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ICS 125: Planning and scheduling releases
Planning a release > The product roadmap
- Each release should be part of a larger product roadmap
- A roadmap typically looks into the future 2-5 years
- A roadmap identifies a few defining features of each release,
and the approximate dates of the release. E.g., mozilla roadmap schedules
release dates and support life-time, but it does not describe the
contents of each release.
- Across the roadmap, you can plan for technology change.
E.g. Moore's law, the price of RAM, the availability of new
standards, or the release of a new operating system.
Planning a release > Scope each release
- Enumerate and prioritize
- Time-box the release, e.g., a maximum of 3 months (from the roadmap).
- List "defining features" (from the roadmap).
- List contractual obligations (from customers).
- List known high-priority defects (from the issue tracker).
- List "nice-to-have" features in priority order (from the issue tracker).
- Roughly estimate effort, schedule, dependencies
- Design the release requirements
- Select groups of issues that logically go well together
- Select groups of issues that roughly fit available resources
- Identify any process improvements needed for this release
- Identify and mitigate risks. Limit total risk in the release.
- Communicate the release scope to other stakeholders
- Write and post a release mission statement. E.g., Mozilla 1.0
- Track all issues with the release milestone
- Continue refining requirements
Scheduling a release > Making the schedule
- List tasks
- List things that need to be done. Don't forget time to learn,
and to repair defects.
- Organize the overall plan into tasks in a Work Breakdown
- Reality check: do you have enough requirements detail to
complete the list?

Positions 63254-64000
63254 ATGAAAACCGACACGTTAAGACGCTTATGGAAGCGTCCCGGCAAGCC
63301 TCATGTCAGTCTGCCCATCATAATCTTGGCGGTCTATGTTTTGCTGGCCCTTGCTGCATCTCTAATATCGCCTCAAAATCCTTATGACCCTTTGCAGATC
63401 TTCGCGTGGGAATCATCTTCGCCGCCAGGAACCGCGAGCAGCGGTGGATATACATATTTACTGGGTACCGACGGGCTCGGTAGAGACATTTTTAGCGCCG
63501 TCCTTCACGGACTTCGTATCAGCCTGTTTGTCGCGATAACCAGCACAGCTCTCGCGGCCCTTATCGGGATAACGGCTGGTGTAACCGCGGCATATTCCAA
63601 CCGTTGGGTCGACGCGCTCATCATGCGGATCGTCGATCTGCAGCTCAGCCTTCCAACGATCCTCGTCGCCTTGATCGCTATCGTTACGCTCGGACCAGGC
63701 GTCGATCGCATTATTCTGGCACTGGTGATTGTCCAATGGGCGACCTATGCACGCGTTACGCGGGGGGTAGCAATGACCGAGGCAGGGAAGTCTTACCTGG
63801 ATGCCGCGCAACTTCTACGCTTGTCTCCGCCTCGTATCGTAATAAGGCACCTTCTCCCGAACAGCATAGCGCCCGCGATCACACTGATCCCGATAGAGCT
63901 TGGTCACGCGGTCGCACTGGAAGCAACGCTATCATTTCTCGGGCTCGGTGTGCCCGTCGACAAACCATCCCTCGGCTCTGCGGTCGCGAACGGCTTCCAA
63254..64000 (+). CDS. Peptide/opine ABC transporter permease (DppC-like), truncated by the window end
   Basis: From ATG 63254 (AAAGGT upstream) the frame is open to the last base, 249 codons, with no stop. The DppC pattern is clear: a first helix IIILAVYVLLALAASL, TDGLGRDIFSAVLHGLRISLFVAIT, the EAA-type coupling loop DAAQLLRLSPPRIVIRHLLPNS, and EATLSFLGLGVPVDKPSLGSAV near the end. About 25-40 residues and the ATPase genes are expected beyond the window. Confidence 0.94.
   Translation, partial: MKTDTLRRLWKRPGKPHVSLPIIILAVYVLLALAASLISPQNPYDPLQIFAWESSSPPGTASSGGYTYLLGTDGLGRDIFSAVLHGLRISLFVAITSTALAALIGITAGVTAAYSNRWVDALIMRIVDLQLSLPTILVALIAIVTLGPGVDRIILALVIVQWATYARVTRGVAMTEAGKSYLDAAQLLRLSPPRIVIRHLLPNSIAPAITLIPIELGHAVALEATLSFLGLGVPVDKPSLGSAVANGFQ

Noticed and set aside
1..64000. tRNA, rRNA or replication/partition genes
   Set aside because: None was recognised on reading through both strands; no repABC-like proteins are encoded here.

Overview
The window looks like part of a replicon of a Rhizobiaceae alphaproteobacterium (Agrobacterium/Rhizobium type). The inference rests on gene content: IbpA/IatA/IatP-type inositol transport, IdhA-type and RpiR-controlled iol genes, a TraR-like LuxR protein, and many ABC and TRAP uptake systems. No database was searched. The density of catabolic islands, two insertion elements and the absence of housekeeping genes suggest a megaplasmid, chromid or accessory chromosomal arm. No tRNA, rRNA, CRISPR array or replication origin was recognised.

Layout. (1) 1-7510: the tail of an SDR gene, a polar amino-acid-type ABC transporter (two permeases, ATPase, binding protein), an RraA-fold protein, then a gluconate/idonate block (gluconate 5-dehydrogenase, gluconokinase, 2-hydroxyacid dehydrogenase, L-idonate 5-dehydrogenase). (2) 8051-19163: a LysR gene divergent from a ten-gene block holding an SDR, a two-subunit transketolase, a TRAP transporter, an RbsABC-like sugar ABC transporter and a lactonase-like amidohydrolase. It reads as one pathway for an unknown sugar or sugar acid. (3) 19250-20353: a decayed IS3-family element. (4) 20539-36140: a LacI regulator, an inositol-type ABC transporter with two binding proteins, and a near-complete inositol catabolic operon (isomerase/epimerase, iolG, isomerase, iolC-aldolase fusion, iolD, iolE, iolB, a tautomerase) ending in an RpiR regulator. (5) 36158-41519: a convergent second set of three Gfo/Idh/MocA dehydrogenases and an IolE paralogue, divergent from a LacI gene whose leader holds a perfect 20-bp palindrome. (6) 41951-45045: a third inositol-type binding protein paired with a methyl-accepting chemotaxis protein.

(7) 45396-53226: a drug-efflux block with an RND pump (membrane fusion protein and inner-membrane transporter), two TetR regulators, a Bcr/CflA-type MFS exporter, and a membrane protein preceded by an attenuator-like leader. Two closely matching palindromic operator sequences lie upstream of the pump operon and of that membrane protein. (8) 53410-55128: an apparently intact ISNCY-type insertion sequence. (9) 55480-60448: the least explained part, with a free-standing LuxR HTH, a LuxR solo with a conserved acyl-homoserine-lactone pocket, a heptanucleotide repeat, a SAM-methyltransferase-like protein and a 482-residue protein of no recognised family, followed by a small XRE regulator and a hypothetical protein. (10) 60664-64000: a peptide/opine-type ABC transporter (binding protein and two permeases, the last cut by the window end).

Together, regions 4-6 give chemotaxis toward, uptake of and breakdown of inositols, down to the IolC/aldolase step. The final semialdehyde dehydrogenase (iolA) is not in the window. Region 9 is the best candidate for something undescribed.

- Estimate each task
- Estimation formulas: Shalls, Function points, Feature points, Object points, CoCoMo
- The person who will do the task should have input on the estimate
- Estimate = (best_case + 4 * most_likely_case + worst_case) / 6
- Assign each task to a resource
- Determine the critical path
- Try to shorten the critical path by removing dependencies or slipping features
- Try to keep resources interchangeable
- Add together the estimates along the critical path
- Factor in risks, buffer time
- Consider externally imposed deadlines
Scheduling a release > Evaluating the schedule
- What could make your schedule too short?
- Unplanned tasks, requirements changes
- Underestimates for particular tasks. Wrong coefficients.
- Missed dependencies
- Excessive defects
- Loss of resources
- What can you do to get a release back on schedule?
- Best: Find specific cause of delay and fix it
- Good: Slip features to a future release
- Good: Simplify features (slip half a feature to a later release)
- OK: Add resources (but that also adds training and communications)
- Bad: Lower acceptance criteria: quality, performance, usability, polish
- Bad: Change the schedule to give more time
- Worst: Work overtime (can be OK once in a while)
- McConnell: As projects get larger, construction activities
(detailed design, coding, debugging, unit testing) take a smaller
percentage of time and other activities (planning, architecture,
integration, system test) take a larger percentage of time.
- Ballpark productivity figures:
- Ideal conditions: 100 LOC / developer / day
- Average conditions: 10 LOC / developer / day
- Very challenging conditions: 1 LOC / developer / day